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(LifeSiteNews) — Following a lawsuit by concerned parents, the state of California has agreed to remove a chant to the Aztec god of human sacrifice from its statewide Ethnic Studies Model Curriculum (ESMC).

“The Aztec prayers at issue — which seek blessings from and the intercession of these demonic forces — were not being taught as poetry or history,” noted attorney Paul M. Jonna, partner at LiMandri & Jonna LLP and Special Counsel to the Thomas More Society, who represented the parents.

“Rather, the ESMC instructed students to chant the prayers for emotional nourishment after a ‘lesson that may be emotionally taxing or even when student engagement may appear to be low.’ The idea was to use them as prayer,” explained Jonna in a Twitter thread.

“The Aztecs regularly performed gruesome and horrific acts for the sole purpose of pacifying and appeasing the very beings that the prayers from the curriculum invoke,” said Jonna when he initiated the complaint in September.  He continued:

The human sacrifice, cutting out of human hearts, flaying of victims and wearing their skin, are a matter of historical record, along with sacrifices of war prisoners, and other repulsive acts and ceremonies the Aztecs conducted to honor their deities. Any form of prayer and glorification of these bloodthirsty beings in whose name horrible atrocities were performed is repulsive to any reasonably informed observer.

The controversial curriculum, deeply rooted in Critical Race Theory and critical pedagogy, relies on viewing culture with a race-based lens and an oppressor-victim dichotomy, according to a press release from the Thomas More Society.

Education activist Christopher Rufo — a Senior Fellow at the Manhattan Institute who has been leading the charge against the teaching of critical race theory in public schools — wrote last year:

The chants have a clear implication: the displacement of the Christian god, which is said to be an extension of white supremacist oppression, and the restoration of the indigenous gods to their rightful place in the social justice cosmology. It is, in a philosophical sense, a revenge of the gods.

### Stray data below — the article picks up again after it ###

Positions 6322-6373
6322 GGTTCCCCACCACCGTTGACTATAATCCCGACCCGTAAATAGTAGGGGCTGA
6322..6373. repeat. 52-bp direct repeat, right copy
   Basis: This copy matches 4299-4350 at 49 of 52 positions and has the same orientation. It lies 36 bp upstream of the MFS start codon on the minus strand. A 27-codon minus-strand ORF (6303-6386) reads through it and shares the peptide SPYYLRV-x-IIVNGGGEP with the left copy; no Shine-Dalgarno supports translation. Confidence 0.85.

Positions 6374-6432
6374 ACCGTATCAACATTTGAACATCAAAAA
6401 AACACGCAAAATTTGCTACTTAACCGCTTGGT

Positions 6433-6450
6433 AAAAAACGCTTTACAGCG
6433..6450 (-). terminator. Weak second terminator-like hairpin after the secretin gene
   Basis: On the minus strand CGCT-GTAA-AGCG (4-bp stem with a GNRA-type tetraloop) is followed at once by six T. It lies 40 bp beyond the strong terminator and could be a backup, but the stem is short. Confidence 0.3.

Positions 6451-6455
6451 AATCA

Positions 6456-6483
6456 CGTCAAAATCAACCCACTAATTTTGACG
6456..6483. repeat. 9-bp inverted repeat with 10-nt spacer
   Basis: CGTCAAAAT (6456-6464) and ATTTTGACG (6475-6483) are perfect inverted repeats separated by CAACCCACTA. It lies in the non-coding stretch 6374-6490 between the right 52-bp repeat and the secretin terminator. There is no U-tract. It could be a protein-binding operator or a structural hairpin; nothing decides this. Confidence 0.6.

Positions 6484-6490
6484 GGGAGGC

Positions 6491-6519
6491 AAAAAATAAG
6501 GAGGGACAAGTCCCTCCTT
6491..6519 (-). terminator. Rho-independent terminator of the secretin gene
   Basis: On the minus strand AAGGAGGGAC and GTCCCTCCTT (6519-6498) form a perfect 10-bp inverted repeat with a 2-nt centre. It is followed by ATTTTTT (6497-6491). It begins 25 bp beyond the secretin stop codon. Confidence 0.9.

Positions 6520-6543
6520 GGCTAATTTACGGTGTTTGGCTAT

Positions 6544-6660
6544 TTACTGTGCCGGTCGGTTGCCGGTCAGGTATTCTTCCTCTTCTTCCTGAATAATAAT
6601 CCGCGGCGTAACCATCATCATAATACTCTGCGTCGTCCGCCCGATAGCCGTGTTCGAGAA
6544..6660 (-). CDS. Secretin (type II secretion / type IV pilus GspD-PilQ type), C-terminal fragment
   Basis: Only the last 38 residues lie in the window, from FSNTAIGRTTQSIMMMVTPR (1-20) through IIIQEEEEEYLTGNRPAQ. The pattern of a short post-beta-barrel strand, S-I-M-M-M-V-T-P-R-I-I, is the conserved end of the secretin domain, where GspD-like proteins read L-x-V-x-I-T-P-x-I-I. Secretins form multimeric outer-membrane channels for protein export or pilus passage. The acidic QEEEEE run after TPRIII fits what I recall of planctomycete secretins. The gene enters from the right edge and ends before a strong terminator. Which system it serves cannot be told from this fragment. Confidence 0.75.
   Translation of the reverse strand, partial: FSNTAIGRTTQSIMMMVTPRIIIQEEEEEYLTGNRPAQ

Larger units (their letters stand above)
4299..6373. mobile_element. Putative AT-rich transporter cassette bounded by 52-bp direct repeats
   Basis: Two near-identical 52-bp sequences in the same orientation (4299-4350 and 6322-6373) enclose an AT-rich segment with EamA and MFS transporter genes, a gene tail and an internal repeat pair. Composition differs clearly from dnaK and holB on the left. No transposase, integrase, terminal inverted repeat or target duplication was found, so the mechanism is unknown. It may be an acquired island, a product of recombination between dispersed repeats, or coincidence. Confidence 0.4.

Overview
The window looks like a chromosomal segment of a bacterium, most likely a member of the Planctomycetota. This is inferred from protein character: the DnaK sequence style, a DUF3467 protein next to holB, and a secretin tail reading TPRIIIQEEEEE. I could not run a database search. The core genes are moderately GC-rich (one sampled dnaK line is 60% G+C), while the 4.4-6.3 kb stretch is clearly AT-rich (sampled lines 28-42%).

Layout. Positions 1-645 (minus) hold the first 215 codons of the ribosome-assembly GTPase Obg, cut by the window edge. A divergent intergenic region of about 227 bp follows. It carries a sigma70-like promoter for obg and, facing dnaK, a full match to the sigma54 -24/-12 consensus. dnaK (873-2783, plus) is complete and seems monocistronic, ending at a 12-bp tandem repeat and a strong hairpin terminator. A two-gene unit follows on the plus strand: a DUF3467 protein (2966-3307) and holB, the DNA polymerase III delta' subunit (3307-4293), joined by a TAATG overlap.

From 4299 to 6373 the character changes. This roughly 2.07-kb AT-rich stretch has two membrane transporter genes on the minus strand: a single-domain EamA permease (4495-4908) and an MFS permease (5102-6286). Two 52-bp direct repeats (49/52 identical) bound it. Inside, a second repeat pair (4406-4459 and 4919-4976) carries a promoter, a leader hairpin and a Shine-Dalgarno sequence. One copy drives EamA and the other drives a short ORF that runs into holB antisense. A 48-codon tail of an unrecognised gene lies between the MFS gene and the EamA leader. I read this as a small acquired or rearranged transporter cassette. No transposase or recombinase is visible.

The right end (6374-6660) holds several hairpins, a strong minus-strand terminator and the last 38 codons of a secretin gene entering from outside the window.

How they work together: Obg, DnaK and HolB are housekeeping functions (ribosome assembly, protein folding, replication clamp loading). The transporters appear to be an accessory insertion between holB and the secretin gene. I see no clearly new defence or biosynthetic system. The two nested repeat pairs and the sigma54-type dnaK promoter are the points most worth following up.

Rufo said the purpose of the new curriculum was to “transform California schools into factories for left-wing political activism.

“They have recast the United States as an oppressor nation that must be deconstructed and subverted through politics,” continued Rufo.  “The curriculum’s vision statement makes this aim explicit: it presents education not as a means of achieving competency, but as a ‘tool for transformation, social, economic, and political change, and liberation.’”

“The religious element of the ethnic studies curriculum, with direct appeals to Aztec gods, is almost certainly a violation of the First Amendment’s Establishment Clause,” wrote Rufo at the time.  “Public schools are prohibited from leading state-sanctioned Christian prayers; they would presumably be similarly prohibited from leading state-sanctioned chants to the Aztec god of human sacrifice.”

“We are encouraged by this important, hard-fought victory,” announced Frank Xu, President of Californians for Equal Rights Foundation, who joined parents in the lawsuit. “Our state has simply gone too far in attempts to promote fringe ideologies and racial grievance policies, even those that disregard established constitutional principles.”

“Today is a day of relief,” declare Jose Velazquez, one of the parents who filed suit against the state. “To know it took a multi-racial coalition of individuals with different backgrounds and beliefs to move a mountain to challenge the state education apparatus … Both the ‘In Lak Ech’ and the ‘Ashe’ affirmations repetitively invoke religious gods or deities, which should be deleted from any public education curricula because our education system is not above the law. It is up to courageous parents, citizens and organizations to stand up for what’s right.”

In addition to agreeing to permanently remove the Aztec prayer chant from the state curriculum, California agreed to pay $100,000 towards St. Thomas More Society attorneys’ fees.